Wellbeing tips for families:
- Give some time to talk and process what is happening, with children and as a staff group too. But also make sure that Coronavirus is not the only thing being talked about. Some people may wish to talk a lot about this, and others may not.
- Consider asking about what children have heard about the virus and the situation so that you can correct possible misconceptions and reassure them.
- Remember to keep things positive and give children hope. For example, tell children that now many people are working to make this better and that even though it is serious, everyone is doing their best to help people.
- Remember that people react differently to significant events. Some people – children and staff – may feel worried, some excited, some nothing much at all. Reassure pupil and staff that this is all normal and okay.
- Staff will need to model calmness, but it is also important to talk honestly and not pretend that things aren’t different and worrying for some.
- Keep to daily school routines as much as possible. Well-known routines in everyday life provide security and stability. Routine during unrest can be therapeutic, and changes particularly unsettling for some. If there are changes to routine, consider which children may need some extra help with this.
- Identify colleagues whose wellbeing may be more at risk. For example, there may be people who have experienced anxiety in the past.
- Identify children whose wellbeing may be more at risk. For example, those who may have relatives with health conditions or recent bereavements, and some SEN groups such those prone to anxiety; those with learning difficulties; those with Autism; and those with tendency for obsessive or repetitive behaviours.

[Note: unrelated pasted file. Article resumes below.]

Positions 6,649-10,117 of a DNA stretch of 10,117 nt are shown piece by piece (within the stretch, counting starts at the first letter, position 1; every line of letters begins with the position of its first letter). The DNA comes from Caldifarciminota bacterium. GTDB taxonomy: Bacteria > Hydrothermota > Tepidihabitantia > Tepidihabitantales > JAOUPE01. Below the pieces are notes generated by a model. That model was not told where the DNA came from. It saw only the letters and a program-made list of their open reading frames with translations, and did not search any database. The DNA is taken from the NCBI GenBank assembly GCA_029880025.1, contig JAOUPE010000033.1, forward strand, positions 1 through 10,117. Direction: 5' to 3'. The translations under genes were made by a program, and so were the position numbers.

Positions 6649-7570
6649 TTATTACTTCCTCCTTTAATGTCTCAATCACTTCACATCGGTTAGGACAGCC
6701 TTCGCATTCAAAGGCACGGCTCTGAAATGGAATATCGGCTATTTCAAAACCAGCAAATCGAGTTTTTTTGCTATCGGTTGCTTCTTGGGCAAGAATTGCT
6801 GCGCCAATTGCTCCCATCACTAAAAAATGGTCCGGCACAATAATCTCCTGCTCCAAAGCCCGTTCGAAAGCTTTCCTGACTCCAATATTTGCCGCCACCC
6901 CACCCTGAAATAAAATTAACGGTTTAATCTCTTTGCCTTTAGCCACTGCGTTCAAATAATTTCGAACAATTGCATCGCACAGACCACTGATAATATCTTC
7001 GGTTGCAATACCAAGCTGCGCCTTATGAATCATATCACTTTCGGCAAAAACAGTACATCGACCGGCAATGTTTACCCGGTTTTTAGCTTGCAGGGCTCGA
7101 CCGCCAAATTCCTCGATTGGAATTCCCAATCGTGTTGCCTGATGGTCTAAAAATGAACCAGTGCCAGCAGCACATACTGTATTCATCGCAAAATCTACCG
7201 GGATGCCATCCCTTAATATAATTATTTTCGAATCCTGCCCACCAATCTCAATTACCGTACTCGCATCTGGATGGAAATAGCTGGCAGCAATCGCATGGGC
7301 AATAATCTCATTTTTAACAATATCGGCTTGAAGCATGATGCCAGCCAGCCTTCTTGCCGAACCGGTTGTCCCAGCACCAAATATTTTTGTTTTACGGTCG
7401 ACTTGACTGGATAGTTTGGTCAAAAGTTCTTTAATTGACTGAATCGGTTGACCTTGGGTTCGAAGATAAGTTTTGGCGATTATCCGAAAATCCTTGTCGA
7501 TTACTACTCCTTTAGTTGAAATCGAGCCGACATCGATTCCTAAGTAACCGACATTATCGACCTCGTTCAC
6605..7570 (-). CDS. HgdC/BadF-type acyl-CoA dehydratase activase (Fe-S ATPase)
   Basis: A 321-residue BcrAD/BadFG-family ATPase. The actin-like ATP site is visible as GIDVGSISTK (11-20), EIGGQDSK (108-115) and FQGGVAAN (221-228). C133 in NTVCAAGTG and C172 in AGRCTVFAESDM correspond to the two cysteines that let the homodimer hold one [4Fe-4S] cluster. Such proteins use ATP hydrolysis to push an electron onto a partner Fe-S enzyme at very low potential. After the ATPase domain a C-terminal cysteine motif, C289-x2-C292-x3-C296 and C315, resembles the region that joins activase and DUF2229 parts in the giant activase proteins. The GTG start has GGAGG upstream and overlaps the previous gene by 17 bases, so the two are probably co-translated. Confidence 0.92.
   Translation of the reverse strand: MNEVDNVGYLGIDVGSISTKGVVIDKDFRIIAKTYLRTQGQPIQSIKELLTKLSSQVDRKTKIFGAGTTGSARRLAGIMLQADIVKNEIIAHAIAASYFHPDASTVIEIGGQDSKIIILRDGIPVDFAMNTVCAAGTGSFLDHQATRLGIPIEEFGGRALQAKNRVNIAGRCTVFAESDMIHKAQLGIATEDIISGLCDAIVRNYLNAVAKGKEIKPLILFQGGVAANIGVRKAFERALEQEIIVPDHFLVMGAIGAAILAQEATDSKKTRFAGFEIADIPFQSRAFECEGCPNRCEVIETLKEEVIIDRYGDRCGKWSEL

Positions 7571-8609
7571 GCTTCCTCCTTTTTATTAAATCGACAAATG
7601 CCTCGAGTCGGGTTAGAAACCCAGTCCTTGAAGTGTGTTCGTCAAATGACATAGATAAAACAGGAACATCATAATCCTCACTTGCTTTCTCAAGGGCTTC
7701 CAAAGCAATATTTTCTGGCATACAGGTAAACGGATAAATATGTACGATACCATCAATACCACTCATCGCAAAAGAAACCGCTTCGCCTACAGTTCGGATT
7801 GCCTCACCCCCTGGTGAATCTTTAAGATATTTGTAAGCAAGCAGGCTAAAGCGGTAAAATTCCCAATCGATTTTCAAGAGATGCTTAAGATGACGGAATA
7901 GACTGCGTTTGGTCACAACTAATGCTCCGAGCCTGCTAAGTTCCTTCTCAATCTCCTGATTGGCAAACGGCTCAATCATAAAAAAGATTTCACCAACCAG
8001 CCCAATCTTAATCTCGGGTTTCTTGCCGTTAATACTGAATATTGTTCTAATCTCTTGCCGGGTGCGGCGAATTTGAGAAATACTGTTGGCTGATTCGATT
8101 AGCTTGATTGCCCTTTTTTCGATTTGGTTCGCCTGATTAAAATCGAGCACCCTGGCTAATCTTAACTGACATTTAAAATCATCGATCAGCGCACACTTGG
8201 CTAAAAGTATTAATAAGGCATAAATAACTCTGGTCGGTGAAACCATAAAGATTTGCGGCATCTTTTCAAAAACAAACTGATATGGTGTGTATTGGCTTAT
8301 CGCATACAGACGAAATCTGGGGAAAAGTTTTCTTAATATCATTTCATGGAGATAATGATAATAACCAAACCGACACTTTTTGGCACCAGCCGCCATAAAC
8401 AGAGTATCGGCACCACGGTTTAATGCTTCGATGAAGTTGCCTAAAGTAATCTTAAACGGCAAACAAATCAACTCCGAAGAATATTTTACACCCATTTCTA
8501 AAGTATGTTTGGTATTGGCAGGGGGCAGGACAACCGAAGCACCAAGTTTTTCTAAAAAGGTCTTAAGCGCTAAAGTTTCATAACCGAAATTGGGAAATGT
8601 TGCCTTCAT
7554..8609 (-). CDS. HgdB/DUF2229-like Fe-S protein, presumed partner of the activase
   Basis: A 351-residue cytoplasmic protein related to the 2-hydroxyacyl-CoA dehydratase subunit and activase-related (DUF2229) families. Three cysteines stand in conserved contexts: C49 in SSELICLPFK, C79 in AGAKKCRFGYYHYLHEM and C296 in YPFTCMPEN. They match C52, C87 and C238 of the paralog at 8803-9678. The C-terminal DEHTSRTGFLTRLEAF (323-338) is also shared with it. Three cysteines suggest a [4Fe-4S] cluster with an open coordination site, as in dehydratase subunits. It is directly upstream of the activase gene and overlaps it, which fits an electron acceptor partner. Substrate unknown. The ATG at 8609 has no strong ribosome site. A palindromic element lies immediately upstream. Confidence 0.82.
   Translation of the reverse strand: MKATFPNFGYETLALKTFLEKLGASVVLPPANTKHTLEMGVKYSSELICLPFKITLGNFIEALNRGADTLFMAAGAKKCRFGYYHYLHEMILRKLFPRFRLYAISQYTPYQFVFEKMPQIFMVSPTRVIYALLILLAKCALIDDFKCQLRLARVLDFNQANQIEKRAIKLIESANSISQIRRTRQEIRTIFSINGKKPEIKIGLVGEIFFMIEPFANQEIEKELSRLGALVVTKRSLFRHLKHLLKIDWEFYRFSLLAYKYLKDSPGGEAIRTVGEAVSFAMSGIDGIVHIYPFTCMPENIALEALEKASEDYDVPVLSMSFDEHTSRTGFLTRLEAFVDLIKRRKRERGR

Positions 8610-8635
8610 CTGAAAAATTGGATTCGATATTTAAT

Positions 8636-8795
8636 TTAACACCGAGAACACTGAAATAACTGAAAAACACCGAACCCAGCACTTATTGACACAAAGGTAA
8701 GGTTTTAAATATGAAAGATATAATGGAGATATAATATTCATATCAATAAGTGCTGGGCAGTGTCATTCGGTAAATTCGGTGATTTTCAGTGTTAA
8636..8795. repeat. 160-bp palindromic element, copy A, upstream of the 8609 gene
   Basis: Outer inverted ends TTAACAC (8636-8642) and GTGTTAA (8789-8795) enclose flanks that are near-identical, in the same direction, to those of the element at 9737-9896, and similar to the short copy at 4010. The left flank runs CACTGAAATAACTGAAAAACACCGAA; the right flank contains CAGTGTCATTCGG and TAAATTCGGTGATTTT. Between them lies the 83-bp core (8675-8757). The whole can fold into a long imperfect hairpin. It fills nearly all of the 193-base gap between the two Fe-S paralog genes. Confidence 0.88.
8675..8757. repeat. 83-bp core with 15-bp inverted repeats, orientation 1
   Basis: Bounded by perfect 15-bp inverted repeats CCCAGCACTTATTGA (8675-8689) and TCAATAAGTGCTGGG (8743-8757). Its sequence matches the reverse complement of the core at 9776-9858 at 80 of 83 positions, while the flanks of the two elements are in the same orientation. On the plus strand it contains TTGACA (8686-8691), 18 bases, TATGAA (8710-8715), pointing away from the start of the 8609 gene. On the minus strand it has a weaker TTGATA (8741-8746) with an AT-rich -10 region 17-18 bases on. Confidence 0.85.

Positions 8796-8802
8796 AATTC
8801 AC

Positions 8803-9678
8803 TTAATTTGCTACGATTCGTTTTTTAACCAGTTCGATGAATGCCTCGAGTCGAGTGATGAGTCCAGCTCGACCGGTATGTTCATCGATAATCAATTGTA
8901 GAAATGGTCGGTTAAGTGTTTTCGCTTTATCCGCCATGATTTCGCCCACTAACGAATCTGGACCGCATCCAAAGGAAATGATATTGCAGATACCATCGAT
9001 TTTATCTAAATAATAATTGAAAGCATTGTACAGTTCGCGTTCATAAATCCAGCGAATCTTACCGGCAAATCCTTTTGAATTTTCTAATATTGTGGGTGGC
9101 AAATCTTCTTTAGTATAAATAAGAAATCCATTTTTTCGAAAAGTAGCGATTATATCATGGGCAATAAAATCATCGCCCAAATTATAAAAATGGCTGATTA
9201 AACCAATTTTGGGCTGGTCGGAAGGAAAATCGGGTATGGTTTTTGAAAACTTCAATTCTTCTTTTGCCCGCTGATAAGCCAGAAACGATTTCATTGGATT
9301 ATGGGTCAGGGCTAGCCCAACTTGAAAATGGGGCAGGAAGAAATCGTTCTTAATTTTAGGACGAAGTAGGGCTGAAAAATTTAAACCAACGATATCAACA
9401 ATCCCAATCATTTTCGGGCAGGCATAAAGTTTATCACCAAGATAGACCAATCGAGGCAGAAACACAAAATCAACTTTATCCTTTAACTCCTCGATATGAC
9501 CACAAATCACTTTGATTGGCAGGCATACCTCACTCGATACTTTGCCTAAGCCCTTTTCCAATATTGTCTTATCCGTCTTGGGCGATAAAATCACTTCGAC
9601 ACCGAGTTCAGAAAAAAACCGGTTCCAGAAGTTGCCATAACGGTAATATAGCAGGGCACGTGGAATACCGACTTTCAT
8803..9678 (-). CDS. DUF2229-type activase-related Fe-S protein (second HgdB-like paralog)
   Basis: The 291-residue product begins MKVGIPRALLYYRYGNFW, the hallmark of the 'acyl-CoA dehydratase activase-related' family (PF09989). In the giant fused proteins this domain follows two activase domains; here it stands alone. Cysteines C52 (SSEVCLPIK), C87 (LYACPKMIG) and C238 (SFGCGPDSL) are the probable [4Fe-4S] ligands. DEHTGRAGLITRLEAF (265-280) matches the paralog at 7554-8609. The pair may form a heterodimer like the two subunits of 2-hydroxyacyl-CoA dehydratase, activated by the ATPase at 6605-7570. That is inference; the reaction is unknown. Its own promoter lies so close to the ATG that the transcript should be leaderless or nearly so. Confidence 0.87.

- Stay informed by sticking to trusted sources of information. Avoid being too immersed in media coverage. Be mindful of the amount of things you are reading and watching, including social media – as this may add to worry and anxiety. Consider a few updates every day from trusted sources.
- As an adult you may be concerned yourself. Take care of yourself and make sure you have breaks, time to relax, and ask for help from others if you need.
(Acknowledgement to Harrow Educational Psychologist)
Some Useful Links:
1. Talking to children about Coronavirus
There is currently a lot of uncertainty and worry around the coronavirus outbreak and children and young people will be affected by the huge changes that are going on around them – regardless of their age or any additional needs. It is really important that adults explain what is happening to children and young people in an age appropriate way so they understand what is happening. Some useful links are:
2. Stories about Coronavirus for children
Visual stories are a useful way of helping children to understand the Coronavirus. Here are some links to some good examples:
3. Information videos for children about the Coronavirus
Information video on Coronavirus for older children/adults (WHO):
4. Promoting Children’s Wellbeing
Helping children cope with stress (WHO):
5. Special Needs and Coronavirus
6. Looking after your own wellbeing
7. Health Advice
8. Government advice about Coronavirus for education settings
Note: as the situation and sources of information are developing, the above tips and links may be updated.